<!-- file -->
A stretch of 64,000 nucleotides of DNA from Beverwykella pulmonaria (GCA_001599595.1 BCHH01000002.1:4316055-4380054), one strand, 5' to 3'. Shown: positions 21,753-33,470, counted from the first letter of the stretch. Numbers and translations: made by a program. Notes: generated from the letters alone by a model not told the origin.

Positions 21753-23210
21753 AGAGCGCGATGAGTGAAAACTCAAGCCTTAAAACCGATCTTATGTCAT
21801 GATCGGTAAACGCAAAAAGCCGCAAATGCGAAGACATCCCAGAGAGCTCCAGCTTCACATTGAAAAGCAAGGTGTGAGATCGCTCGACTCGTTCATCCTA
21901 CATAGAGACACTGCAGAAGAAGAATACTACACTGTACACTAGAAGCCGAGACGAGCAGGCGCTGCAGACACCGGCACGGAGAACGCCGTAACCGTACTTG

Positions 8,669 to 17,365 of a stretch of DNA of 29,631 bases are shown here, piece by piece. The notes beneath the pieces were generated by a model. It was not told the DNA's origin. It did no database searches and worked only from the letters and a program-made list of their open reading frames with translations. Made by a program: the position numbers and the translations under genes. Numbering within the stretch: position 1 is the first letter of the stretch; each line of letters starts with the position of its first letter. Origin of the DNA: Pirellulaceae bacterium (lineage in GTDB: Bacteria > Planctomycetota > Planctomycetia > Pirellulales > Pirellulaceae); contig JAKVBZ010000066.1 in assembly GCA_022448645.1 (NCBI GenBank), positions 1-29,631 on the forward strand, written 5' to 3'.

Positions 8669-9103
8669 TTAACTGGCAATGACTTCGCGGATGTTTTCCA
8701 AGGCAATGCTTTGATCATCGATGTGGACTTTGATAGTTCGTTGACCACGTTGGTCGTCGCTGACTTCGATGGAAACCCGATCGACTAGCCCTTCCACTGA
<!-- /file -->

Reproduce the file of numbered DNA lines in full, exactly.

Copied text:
A stretch of 64,000 nucleotides of DNA from Beverwykella pulmonaria (GCA_001599595.1 BCHH01000002.1:4316055-4380054), one strand, 5' to 3'. Shown: positions 21,753-33,470, counted from the first letter of the stretch. Numbers and translations: made by a program. Notes: generated from the letters alone by a model not told the origin.

Positions 21753-23210
21753 AGAGCGCGATGAGTGAAAACTCAAGCCTTAAAACCGATCTTATGTCAT
21801 GATCGGTAAACGCAAAAAGCCGCAAATGCGAAGACATCCCAGAGAGCTCCAGCTTCACATTGAAAAGCAAGGTGTGAGATCGCTCGACTCGTTCATCCTA
21901 CATAGAGACACTGCAGAAGAAGAATACTACACTGTACACTAGAAGCCGAGACGAGCAGGCGCTGCAGACACCGGCACGGAGAACGCCGTAACCGTACTTG

Positions 8,669 to 17,365 of a stretch of DNA of 29,631 bases are shown here, piece by piece. The notes beneath the pieces were generated by a model. It was not told the DNA's origin. It did no database searches and worked only from the letters and a program-made list of their open reading frames with translations. Made by a program: the position numbers and the translations under genes. Numbering within the stretch: position 1 is the first letter of the stretch; each line of letters starts with the position of its first letter. Origin of the DNA: Pirellulaceae bacterium (lineage in GTDB: Bacteria > Planctomycetota > Planctomycetia > Pirellulales > Pirellulaceae); contig JAKVBZ010000066.1 in assembly GCA_022448645.1 (NCBI GenBank), positions 1-29,631 on the forward strand, written 5' to 3'.

Positions 8669-9103
8669 TTAACTGGCAATGACTTCGCGGATGTTTTCCA
8701 AGGCAATGCTTTGATCATCGATGTGGACTTTGATAGTTCGTTGACCACGTTGGTCGTCGCTGACTTCGATGGAAACCCGATCGACTAGCCCTTCCACTGA